My Diet is Better Than Yours: The Nutrient Timing Plan
The Nutrient Timing Plan
Rob Sulaver’s The Nutrient Timing plan is all about eating the right foods, in the right amounts, at the right times (especially in relation to exercise.) That means our nutrition plan will be structured around our legit, hardcore training program.
What are we eating?
The Nutrient timing plan focuses on whole, unprocessed from-the-earth foods. That means a TON of vegetables, plenty of healthy meats, and balanced, natural fats. We’ll be baking carrot fries, grilling pork chops, roasting Brussels sprouts, and simmering steaks. Our plate should include a variety of colors and an eclectic mix of flavors: we’ll be GEEKING OUT about herbs and spices - cumin and cauliflower, basil and tomato, thyme and roast beef, cinnamon and pretty much anything. We’ll be eating FOOD….you know, real food. If you can’t pronounce it, we’re probably not eating it.
How much are we eating?
The Nutrient Timing Plan uses your hand as a measuring device. For women: 1 palm of protein, 2 fist of vegetables, and 2 thumbs of fat per meal. For men: 1.5-2 palms of protein, 2 fist of vegetables, and 3 thumbs of fat at every meal.
*These are recommended starting points and can be adjusted based on progress.
When are we eating?
Here’s when things get exciting. The nutrient timing plan highlights the relationship between food and exercise. Because our training is going to be so intense, we don’t want a lot of food in our system going into a workout. During exercise, a full stomach is uncomfortable and offers little benefit to immediate energy production. The goal is to be a tiny bit hungry going into a workout - feeling lean and mean - and then have a solid meal afterwards to help replenish hungry muscles. That means we need to be aware of our exercise schedule and plan our nutrition accordingly. Timing matters and will make all of the difference.
A few helpful tips and tricks:
• Surrounding yourself with nutritious food makes getting lean easy. Cook once, eat twice. Or better yet, do a big cook on Sunday, and have awesome-for-you, nutritious food available all week.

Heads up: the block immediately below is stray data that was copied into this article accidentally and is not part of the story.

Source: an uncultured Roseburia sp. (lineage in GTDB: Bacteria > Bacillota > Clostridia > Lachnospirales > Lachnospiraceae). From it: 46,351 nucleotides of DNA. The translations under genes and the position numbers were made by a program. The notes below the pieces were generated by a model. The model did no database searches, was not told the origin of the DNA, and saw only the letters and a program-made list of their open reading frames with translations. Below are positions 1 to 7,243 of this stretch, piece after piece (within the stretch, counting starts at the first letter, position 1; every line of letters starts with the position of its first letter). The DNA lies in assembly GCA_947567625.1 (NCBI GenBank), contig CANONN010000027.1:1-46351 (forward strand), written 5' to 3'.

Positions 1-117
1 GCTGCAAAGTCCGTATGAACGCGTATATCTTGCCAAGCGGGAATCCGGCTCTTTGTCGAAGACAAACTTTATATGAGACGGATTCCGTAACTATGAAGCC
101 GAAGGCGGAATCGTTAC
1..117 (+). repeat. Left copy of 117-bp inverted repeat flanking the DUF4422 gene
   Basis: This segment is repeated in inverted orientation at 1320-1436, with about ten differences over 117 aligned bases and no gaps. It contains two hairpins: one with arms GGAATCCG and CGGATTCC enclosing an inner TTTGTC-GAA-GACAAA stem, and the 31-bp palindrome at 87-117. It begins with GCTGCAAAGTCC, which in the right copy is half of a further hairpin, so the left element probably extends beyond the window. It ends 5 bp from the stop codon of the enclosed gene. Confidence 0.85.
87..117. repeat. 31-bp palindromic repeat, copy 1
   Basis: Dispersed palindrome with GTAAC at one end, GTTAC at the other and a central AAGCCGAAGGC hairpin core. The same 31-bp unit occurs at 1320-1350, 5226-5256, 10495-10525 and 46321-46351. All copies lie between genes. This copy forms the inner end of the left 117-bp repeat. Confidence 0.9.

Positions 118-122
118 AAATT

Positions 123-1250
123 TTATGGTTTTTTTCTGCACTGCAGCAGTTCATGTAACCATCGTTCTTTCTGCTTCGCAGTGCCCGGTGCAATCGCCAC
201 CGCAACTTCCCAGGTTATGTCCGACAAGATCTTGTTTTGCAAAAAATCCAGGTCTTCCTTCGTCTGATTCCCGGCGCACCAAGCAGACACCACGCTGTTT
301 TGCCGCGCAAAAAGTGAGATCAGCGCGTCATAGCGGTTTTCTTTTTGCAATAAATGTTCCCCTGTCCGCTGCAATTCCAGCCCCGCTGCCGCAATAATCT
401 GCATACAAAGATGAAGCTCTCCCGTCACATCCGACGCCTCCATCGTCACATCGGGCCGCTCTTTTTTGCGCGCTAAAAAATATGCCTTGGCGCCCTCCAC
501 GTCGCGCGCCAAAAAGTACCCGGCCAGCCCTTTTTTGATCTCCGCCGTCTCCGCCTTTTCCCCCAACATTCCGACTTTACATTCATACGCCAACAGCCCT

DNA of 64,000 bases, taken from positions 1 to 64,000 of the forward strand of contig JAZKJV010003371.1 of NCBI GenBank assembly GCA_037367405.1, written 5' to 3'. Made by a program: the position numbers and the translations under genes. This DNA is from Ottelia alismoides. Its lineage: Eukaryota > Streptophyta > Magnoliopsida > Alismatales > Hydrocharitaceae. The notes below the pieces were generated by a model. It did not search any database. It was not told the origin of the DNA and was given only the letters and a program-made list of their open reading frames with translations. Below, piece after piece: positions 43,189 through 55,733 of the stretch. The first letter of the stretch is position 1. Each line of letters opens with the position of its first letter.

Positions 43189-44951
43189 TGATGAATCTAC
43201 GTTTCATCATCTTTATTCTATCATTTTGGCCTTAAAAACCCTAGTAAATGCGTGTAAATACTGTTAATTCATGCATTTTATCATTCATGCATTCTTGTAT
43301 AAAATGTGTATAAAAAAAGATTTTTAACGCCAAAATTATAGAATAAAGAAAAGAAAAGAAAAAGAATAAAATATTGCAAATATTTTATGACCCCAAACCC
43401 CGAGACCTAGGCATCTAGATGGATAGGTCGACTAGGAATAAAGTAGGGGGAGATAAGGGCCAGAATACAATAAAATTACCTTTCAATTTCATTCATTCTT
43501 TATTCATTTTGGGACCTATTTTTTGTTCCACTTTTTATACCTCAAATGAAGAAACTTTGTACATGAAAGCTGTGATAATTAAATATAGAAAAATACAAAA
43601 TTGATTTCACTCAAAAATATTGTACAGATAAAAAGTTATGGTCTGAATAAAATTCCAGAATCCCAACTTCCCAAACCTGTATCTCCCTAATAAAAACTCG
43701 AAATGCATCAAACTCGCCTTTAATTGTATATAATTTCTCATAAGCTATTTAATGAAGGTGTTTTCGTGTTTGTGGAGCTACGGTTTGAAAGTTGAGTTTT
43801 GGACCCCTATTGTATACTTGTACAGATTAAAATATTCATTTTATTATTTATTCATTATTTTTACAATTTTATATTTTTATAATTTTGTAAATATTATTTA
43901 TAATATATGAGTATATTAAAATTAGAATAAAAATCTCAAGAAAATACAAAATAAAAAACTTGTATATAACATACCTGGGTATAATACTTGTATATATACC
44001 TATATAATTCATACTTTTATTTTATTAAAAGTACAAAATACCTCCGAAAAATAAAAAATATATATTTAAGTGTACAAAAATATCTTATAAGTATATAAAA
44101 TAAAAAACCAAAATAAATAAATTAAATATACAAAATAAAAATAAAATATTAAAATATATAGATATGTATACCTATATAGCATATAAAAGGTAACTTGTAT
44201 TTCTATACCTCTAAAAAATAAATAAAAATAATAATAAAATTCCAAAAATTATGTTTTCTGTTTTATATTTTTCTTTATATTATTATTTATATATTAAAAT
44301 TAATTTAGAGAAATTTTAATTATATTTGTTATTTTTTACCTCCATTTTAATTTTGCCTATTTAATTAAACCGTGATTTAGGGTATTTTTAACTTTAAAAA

• The Nutrient Timing Plan is primarily about nutrition, but if you want to maximize results, supplements can help. Follow along as Rob explains the benefits of BCAA’s, Fish Oil, Vitamin D, Magnesium, and caffeine (in its most awesome form - coffee.)
• Don’t be afraid of fat. Eating fat will help us get lean and for many of us that even means eating more fat. But be careful, because a fat inclusive diet doesn’t mean fast food and Twinkies. Ideally 1/3 of your fat is saturated (animal derived fats - like 100% all-natural grass-fed butter), 1/3 is monounsaturated (olive oil, nuts, nut butter, avocado), and 1/3 is polyunsaturated (fish oil, salmon, walnuts, flaxseed, pumpkin and sunflower seeds). Zero thirds of your fat should be man made trans fatty acids. That means no hydrogenated vegetable oil, no margarine, no fast foods, and little-to-no packaged foods. Man made trans fatty acids are no bueno. They increase our risk of coronary heart disease, raise “ bad” LDL cholesterol, lower the “good” kind (HDL), cause inflammation and muck up our arteries. There is no intake at which there is no adverse effects.
• Understanding calories is awesome but counting them on the reg is not. It’s enslaving, inaccurate, and turns food into a math problem.
Let’s talk more about the training plan.
Because of the show’s emphasis on long term health, weight-loss, AND endurance, for exercise Rob will be focusing on a three-tiered approach:
• Lifting heavy weights (“the best ways to dramatically change your body,” he says) with little to no rest. Think heavy, hard, compound exercises strung together in supersets or circuits.
• High intensity interval training. Think fan bike, row machine, or stepper - a series of aggressive, short sprints.
• A cardio/endurance running program to get ready for the half marathon - longer, slower running/walking to help build our cardiovascular capacity.
The Final Pillar
The unsung heroes of weight loss are sleep and stress management. Rob places a heavy emphasis on soft tissue work, massage therapy, Epsom salt baths, thoughtful nighttime rituals, and quality sleep habits.
Food is complicated. Our nutrition choices sit at a complex intersection of health, finance, vanity, morality, politics, socio-economics, and a bunch of other stuff too. There’s A LOT to consider. Sometimes we want to be lose weight but sometimes we want to drink pink raspberry cosmos at the pool with Becky. Try to be kind to yourself and understand that eating well is a life-long pursuit.
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